Dobbins: Corruption is a major factor in influencing the popular attitude [toward the Afghan government], but you need realistic metrics. Is it more corrupt than Pakistan or Tajikistan? And you may say yes, even by that low standard, the corruption has reached a bad point. But let's step back: the U.S. doesn't invade poor countries to make them rich or authoritarian countries to make them democratic. We invade violent countries to make them peaceful. The criteria are whether you can take a society in conflict and leave it at peace with itself and its neighbors.
So if you're trying to conduct an operation of this sort, whether it be in Libera or Sierra Leone, you're not trying to turn them into a Malaysia or South Korea, you're trying to get them to be like other African countries around them that are not at war. Azerbaijan and Tajikistan are sad places, but they're not at war. That's the standard.
RCW: Stepping back from Afghanistan, why is it in America's interest to invest its limited resources in building up another nation's capacity?
Dobbins: I think it's important to distinguish nation building from the American experience in Iraq and Afghanistan. In both cases you had a brief conflict and then a post-conflict reconstruction phase. In both cases we did not adequately resource that reconstruction effort. This is not Vietnam - we did not come into these countries while they were in the midst of an insurgency. The insurgency came after we got there. It came as a result of U.S policy decisions, largely negative ones, such as the failure to establish peacekeeping forces. The U.S. left a huge security vacuum. It did this as a matter of policy because it was against nation building. But that allowed spoiler elements to employ violent resistance.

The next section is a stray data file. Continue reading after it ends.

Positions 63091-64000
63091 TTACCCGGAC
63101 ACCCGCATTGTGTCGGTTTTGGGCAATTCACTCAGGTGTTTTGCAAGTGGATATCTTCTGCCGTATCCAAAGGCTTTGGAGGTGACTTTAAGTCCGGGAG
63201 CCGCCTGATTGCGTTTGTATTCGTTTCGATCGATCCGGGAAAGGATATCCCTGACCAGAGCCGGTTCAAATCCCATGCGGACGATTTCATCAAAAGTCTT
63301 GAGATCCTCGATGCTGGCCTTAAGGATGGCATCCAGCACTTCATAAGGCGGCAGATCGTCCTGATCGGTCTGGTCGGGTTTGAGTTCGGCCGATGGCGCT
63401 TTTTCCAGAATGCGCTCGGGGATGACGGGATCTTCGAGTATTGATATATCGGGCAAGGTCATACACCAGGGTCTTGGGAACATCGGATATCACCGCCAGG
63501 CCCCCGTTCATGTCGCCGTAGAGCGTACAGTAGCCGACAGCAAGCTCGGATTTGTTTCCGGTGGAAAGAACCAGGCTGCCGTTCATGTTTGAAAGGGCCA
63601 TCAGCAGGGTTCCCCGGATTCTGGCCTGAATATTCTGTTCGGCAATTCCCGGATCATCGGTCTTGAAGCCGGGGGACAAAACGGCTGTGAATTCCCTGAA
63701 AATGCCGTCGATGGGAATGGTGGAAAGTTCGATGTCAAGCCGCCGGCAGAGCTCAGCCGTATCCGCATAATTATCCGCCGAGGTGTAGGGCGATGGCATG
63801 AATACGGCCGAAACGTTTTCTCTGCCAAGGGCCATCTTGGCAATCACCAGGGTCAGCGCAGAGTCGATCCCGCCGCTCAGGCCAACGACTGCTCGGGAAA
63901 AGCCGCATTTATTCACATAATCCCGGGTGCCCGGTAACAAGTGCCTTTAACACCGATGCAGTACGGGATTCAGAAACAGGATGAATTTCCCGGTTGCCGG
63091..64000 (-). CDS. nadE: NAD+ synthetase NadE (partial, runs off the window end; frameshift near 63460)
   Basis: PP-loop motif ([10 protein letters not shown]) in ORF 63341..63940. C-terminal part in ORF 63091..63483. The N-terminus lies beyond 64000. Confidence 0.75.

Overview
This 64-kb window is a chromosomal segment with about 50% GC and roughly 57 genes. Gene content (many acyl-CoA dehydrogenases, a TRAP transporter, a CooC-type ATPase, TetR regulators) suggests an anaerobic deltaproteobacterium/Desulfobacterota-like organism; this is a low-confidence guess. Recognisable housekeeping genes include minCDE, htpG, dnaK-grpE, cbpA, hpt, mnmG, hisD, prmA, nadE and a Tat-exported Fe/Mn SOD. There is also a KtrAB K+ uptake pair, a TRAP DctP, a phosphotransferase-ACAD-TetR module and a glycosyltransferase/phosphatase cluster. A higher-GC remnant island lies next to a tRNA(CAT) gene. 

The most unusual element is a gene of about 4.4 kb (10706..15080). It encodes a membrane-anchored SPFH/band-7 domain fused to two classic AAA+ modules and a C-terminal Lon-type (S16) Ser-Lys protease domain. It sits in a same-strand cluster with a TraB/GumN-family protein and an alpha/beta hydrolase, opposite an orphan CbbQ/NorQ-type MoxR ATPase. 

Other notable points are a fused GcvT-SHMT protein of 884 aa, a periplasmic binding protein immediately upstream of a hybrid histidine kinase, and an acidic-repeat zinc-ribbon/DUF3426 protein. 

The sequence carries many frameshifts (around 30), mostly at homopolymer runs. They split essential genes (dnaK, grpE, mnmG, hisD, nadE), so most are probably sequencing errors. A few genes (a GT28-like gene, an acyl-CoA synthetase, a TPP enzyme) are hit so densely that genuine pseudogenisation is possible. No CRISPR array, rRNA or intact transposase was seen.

But this is not the norm. There have been several dozen post conflict successes after the Cold War, with far lower levels of resource allocation. The U.S. is naturally focused on the situations in which it's involved or that get the most attention - like Darfur - but in the broader sweep, the number of international conflicts is down significantly. Civil wars are down 50 percent and the numbers killed in those wars is down even lower, even when you include Iraq. And this is mostly because of successful peacekeeping missions.
The U.S. made serious mistakes in Afghanistan and Iraq, and we're paying the price. That doesn't mean the whole nation building enterprise is worthless. The other question that gets mistakenly tied up with nation building is counter-insurgency and whether or not it can succeed - and there the record is more mixed. Half of those efforts do succeed, the other half don't. Those aren't great odds, but they aren't bad enough to just throw up your hands and abandon the whole effort.